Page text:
Procedural Information Bulletin No. 61

For the sitting period 13 to 22 August 1991


The dispute over the application of statutory secrecy provisions to parliamentary committee inquiries took a new turn on 16 August, when the Minister for Foreign Affairs, on behalf of Senator Tate, the Minister representing the Attorney-General, tabled an opinion by the Solicitor-General on the matter. This opinion concedes that a statutory secrecy provision having general application does not apply to the provision of information to a parliamentary committee, on the basis that the law of parliamentary privilege is not altered by a statutory provision unless the provision clearly has that effect. The opinion repudiates a contrary advice by the Attorney-General's Department which was tabled in the Senate on 30 May 1991 (see Bulletin No. 59, pp. 3-4). The opinion thus adopts the line of reasoning of advice provided to Senators by the Clerk. The opinion differs from that advice, however, in suggesting that a statutory provision may alter the law of parliamentary privilege not only by express words but by "necessary implication", and that the secrecy provisions of the National Crime Authority Act may have some application to the Joint Committee established under that Act.


The complicated debate over the Political Broadcasts and Political Disclosures Bill 1991 reached a new stage at the beginning of the sittings. When the order of the day for the second reading was called on on 13 August, the Minister for Administrative Services, Senator Bolkus, by leave, moved a motion to refer the bill to a special select committee. This motion was taken to supersede the motion for the second reading which was then before the Senate. It had earlier been announced that this step would be taken as a result of further discussions between the parties. The Australian Democrats moved an amendment to the motion to refer to the committee only the parts of the bill dealing with political broadcasts. The matter was determined on 14 August with the defeat of the amendment and the passage of the minister's motion. Senator Parer for the Opposition had given notice of a motion to refer the bill to a standing committee, and this notice took precedence over other business, but Senator Parer postponed it until the minister's  motion was resolved, and then withdrew it on the following day. The select committee has until 5 November to report.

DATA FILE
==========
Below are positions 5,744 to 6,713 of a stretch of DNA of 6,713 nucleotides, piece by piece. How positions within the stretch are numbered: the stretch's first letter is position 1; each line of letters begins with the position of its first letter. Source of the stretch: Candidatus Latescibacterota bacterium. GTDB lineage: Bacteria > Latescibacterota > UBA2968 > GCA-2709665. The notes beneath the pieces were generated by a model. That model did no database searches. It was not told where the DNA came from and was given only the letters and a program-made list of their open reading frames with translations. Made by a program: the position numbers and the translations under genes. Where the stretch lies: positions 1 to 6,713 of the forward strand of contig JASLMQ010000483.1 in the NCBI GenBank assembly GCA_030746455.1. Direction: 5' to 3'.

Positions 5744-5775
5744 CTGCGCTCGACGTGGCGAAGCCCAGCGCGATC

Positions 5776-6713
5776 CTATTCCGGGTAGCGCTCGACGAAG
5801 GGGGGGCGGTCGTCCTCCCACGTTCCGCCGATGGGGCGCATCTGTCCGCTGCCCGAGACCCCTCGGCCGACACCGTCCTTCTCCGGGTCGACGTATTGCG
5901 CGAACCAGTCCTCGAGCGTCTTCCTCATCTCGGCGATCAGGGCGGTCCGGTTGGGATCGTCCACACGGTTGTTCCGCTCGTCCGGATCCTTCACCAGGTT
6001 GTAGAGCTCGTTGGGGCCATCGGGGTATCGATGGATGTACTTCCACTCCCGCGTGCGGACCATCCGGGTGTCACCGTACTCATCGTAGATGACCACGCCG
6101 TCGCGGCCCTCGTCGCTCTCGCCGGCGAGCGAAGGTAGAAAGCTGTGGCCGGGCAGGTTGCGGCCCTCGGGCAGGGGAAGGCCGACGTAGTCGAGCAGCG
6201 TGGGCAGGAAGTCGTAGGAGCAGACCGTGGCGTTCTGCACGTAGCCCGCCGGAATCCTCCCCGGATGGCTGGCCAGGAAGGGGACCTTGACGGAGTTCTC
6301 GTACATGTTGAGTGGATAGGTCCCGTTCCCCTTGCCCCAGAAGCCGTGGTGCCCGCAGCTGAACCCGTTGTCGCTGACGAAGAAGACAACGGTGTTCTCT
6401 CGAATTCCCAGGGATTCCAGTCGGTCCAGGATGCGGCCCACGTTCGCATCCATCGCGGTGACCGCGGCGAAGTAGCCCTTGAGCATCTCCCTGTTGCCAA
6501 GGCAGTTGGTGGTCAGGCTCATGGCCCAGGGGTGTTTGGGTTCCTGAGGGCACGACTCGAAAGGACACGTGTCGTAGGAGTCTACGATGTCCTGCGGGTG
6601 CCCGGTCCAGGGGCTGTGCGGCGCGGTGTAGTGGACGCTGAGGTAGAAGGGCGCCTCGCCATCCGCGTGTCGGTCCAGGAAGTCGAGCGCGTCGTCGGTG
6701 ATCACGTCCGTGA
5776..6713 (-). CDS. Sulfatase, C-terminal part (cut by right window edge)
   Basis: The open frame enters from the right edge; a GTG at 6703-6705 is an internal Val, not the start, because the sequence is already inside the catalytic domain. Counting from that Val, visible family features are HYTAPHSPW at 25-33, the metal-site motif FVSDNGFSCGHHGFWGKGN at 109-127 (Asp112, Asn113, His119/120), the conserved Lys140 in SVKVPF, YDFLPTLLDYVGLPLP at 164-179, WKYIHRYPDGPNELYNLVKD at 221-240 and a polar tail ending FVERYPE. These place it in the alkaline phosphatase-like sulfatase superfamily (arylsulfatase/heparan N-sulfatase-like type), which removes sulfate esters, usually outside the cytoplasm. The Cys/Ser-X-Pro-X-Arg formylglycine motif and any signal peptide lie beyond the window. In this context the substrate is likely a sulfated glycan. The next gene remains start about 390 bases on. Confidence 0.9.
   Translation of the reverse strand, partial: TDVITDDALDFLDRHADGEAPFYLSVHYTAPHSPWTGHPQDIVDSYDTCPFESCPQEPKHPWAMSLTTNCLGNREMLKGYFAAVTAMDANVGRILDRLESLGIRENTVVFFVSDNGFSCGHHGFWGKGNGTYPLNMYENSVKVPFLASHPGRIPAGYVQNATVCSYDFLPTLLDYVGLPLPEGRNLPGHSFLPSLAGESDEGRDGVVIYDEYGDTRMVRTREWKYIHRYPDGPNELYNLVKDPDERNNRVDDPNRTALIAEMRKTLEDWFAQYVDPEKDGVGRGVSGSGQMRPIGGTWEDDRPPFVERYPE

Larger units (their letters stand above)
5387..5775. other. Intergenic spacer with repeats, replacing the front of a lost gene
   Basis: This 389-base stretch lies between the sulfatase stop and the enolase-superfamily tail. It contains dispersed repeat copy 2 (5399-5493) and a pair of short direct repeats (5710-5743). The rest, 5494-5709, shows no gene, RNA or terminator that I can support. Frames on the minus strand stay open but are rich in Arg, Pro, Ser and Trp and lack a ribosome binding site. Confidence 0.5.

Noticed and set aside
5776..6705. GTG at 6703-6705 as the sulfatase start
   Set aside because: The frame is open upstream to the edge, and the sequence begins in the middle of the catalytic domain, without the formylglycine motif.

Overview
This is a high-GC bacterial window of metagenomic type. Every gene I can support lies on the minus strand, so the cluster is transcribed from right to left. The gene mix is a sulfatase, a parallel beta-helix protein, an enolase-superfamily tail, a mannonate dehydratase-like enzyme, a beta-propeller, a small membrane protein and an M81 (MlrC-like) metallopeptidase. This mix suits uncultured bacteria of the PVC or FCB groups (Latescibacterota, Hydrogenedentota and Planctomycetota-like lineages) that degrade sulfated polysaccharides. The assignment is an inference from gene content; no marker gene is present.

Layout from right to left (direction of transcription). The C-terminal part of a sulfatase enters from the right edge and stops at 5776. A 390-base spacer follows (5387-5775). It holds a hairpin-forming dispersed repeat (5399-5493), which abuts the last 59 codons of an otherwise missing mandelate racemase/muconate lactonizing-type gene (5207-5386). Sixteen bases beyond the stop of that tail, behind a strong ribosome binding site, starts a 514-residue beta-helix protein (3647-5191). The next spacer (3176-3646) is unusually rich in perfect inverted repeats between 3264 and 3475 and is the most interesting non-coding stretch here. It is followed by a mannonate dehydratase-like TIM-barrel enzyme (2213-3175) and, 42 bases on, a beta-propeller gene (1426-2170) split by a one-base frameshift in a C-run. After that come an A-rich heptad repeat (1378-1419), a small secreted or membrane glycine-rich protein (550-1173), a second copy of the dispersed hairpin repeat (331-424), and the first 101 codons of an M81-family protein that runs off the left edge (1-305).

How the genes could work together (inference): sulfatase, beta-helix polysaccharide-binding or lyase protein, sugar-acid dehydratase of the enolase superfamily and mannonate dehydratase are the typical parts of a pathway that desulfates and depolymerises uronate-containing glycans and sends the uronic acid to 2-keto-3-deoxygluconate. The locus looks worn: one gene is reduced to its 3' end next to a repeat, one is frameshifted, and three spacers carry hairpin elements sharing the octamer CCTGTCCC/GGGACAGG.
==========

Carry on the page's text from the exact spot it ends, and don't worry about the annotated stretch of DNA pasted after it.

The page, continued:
The Defence Forces superannuation package of legislation was significantly amended on 14 August in relation to entitlements under the legislation. The Minister for Defence indicated that the matter of representation on appeal boards, which was considered by the Finance and Public Administration Committee, will be dealt with in the delegated legislation made under the bill.

The Interstate Road Transport Amendment Bill was amended on 16 August to ensure that certain determinations under the bill would be subject to tabling and disallowance. This was a matter raised by the Scrutiny of Bills Committee. The government had announced in the House of Representatives that this amendment would be accepted, but, strange to say, did not agree to the amendment in that House, and it was left for the Opposition to move the amendment in the Senate.

The Copyright Amendment Bill 1991, which was the subject of a report on 16 August by the Standing Committee on Legal and Constitutional Affairs, was extensively amended on 21 August, with Opposition and Democrat amendments being agreed to to make significant changes to the bill.

The Crimes (Aviation) Bill 1991 was amended on 21 August to take account of matters raised by the Scrutiny of Bills Committee.

The Quarantine Amendment Bill 1991 was amended on the motion of the Opposition on 22 August to remove the retrospective operation of provisions relating to charges for quarantine services.